I was in the crosswalk in my pedestrian-friendly town making my way to the other side of the street the other day when I heard a car horn. I turned to the approaching car and said more loudly than I realized, “I hope to God you’re not beeping at me.” It was laced with what I call Jersey attitude.
“Actually I’m not,” the young woman said simply as she drove by.
So simply it disarmed me. Because it was only then I noticed that a parked car was poised to pull out into her path and she was using her horn in an absolutely correct way. To her credit, she did not “go Jersey” on me in return.
My destination that day was the gym, so I had plenty of time to mull over what had occurred. And it became obvious before I’d even pedaled five minutes on the stationary bike. Since having knee surgery last spring, I’m slower. My gait is more measured. I err on the side of caution when I cross. I step off the curb gingerly.
And, oh, did I mention I hate all of the above? That driver was a convenient scapegoat. I am not patient with myself and I assumed she wasn’t patient with me either.
Yikes. No tolerance for my own slowness.
Yet my empathy for people with canes or crutches or who are dealing with surgeries or illnesses of any kind has grown one hundred fold. After seeing death up close this year like I’d never seen it before, I am now more awed by humans dealing with grief and wondering how they carry on. Yet my lack of patience with my own inability to more quickly process a friend’s death is persistent and palpable.
What’s going on?
“What we hate in ourselves, we’ll hate in others,” writes Pema Chodron in When Things Fall Apart. “To the degree that we have compassion for ourselves, we will also have compassion for others. Having compassion starts and ends with having compassion for all those unwanted parts of ourselves, all those imperfections that we don’t even want to look at.”
OK, so if we acknowledge -- as I do here -- that lack of compassion for ourselves can cause us to lash out because we see our not-so-fabulous selves in another person or scenario, what’s next? I seem to be at some sort of tipping point in all this, flipping back and forth between exuding compassion for others and realizing it is vital to have more for myself.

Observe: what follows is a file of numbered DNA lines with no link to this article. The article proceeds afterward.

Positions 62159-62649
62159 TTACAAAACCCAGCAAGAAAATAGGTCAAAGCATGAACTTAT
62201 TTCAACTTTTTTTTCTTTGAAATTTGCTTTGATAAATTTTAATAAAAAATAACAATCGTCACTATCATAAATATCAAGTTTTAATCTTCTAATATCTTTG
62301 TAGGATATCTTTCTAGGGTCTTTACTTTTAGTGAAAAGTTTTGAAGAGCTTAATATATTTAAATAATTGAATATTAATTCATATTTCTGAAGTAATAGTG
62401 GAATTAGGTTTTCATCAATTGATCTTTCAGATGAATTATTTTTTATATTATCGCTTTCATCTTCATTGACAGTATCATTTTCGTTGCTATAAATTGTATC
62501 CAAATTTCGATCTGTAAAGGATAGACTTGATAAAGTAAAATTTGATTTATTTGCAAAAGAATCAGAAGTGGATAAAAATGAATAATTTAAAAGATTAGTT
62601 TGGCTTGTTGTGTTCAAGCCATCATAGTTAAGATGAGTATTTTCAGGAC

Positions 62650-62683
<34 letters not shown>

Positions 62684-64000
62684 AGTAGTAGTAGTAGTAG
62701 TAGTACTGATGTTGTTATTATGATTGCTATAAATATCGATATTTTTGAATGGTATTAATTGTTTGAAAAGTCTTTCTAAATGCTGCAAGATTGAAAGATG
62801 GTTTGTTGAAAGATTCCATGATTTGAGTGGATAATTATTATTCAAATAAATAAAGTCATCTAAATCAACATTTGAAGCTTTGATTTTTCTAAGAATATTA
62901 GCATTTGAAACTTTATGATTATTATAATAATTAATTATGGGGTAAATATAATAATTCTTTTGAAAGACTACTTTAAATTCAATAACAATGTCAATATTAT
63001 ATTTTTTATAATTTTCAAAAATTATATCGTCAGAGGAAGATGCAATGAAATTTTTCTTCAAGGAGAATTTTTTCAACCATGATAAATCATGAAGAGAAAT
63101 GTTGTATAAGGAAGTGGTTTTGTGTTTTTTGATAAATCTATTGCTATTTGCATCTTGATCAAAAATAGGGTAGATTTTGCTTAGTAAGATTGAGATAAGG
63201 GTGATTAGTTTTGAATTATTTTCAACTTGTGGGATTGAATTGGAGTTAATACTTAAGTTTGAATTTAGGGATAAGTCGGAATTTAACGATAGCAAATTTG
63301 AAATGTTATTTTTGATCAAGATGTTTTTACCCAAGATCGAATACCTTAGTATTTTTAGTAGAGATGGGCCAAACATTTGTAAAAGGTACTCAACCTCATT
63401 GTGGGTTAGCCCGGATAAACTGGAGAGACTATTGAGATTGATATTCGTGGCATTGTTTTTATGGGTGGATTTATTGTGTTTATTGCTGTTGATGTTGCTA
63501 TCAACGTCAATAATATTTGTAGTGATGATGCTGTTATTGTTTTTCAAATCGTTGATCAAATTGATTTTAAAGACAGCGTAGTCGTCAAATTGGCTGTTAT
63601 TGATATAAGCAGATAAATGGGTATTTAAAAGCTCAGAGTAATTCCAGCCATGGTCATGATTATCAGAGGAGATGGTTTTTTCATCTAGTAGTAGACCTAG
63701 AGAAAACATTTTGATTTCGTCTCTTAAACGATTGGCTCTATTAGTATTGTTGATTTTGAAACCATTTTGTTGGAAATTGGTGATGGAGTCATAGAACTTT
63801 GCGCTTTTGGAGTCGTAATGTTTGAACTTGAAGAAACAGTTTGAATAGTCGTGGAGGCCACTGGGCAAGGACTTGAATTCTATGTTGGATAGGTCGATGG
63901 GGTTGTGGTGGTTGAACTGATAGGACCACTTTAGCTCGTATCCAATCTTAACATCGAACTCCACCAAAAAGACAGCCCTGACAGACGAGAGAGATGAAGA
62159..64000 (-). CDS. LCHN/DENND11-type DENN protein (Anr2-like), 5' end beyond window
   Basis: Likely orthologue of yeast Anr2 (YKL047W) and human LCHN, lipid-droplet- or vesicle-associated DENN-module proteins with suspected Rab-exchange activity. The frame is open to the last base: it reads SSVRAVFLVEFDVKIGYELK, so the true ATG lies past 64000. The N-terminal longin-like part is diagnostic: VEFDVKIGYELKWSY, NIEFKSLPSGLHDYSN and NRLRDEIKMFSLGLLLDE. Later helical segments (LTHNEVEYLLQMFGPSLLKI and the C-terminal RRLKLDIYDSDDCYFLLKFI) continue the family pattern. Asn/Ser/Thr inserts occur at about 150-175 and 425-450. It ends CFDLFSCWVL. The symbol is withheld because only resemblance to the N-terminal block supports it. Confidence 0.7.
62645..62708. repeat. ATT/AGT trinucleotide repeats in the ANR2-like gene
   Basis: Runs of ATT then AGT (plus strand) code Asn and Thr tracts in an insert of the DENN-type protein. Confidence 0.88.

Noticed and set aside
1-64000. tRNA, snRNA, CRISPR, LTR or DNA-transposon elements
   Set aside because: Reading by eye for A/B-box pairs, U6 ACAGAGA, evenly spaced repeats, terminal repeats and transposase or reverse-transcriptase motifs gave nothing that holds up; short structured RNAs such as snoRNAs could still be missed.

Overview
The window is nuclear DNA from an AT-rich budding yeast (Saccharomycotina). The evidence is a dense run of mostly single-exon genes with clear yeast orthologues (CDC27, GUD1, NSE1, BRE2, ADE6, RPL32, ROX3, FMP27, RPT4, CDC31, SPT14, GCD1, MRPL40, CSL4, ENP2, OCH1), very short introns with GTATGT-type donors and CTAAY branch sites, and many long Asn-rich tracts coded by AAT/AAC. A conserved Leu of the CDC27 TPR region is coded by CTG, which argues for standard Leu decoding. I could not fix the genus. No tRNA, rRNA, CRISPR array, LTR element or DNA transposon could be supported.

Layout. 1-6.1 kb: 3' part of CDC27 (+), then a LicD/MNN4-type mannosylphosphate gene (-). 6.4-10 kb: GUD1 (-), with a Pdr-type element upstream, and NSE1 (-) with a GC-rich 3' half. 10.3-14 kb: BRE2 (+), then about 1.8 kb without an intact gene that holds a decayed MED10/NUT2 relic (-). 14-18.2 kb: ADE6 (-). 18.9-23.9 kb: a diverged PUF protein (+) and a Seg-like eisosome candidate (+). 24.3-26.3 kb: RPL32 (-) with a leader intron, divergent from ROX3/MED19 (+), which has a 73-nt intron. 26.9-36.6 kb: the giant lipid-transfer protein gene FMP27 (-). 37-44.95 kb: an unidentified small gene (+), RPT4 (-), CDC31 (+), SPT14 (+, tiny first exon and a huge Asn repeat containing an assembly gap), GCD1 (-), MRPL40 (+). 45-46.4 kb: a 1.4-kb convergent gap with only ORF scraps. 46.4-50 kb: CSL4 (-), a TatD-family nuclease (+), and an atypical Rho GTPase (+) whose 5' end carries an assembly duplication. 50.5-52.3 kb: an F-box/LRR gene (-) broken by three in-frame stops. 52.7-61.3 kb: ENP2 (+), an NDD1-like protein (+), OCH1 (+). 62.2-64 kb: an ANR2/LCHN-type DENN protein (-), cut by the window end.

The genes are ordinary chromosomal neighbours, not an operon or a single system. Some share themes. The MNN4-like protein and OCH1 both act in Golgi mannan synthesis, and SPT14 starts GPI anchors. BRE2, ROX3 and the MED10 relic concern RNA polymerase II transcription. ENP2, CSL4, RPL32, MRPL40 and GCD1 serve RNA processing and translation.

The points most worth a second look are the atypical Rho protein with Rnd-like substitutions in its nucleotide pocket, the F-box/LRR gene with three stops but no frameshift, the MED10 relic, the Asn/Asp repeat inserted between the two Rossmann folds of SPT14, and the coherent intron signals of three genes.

“As we learn to have compassion for ourselves, the circle of compassion for others – what and whom we can work with, and how – becomes wider,” Chodron writes.
Goodness, this touches everything in our lives – our significant relationships, our secondary relationships, our religion, our politics, our work, our play, our parenting.
I’ve already given an example of it in my interaction with a stranger as I crossed the street. It could have been a cashier at the supermarket or the barista making my coffee. Who are we taking it out on that we don’t like something in ourselves? Isn’t it worth examining and in turn learning to accept more of who we are?
The idea isn’t perfection here, but cultivating empathy to improve our quality of life. Look how we respond to it in world events.
In sexual misconduct scandals like those that occurred in the Catholic Church and at Penn State, the crimes themselves angered us but the lack of empathy by those in power had us seething. There was more outcry about that because many of us cannot fathom keeping quiet when another person is being harmed. But beyond that, those to whom it was reported showed an appalling lack of empathy.
Look at our politics.
Can we attribute it to empathy that since leaving office President George W. Bush has respectfully stayed out of the political fray criticizing President Obama? He knows what it’s like to be second-guessed on every move and utterance. Perhaps he doesn’t want to pay it forward. Pretty empathic.
Night after night there are discussions on cable news about which presidential candidate has more empathy. A recent piece in New York magazine called “Mitt’s Stake” focuses on Mitt Romney’s nearly 10 years leading the Mormon church in Boston and how the guy prone to reaching out to others is not highlighted much in his current campaign.
“In [Romney’s] religious life [his co-congregants] see the feeling for others that he’s never conveyed in public – they see the contours of his empathy,” writes Benjamin Wallace-Wells.
Obama, on the other hand, has never shied away from his background as an empathic community organizer.
What do these situations say about approaches to leadership? Will Americans feel one’s empathy more and perhaps read the other as a message that the ability to reach out and help others find their way is not a part of the self that’s worth mentioning?
I coached an executive for a year and we worked quite a bit on building his empathy. Watch Undercover Boss and learn, I told him. See how the employees stand up straighter when they feel they’re being heard and understood.
Empathy is not just a nice thing to have. It’s absolutely crucial to healthy interaction whether you’re governing or giving your friend an ear.
I am clear that my expanding heart is making me a better person, even on the days I slip up and yell at a driver who’s done nothing wrong.
I’ll keep working on it. I so hope we all do.
Nancy Colasurdo is a practicing life coach and freelance writer. Her Web site is www.nancola.com and you can follow her on Twitter @nancola. Please direct all questions/comments to FOXGamePlan@gmail.com.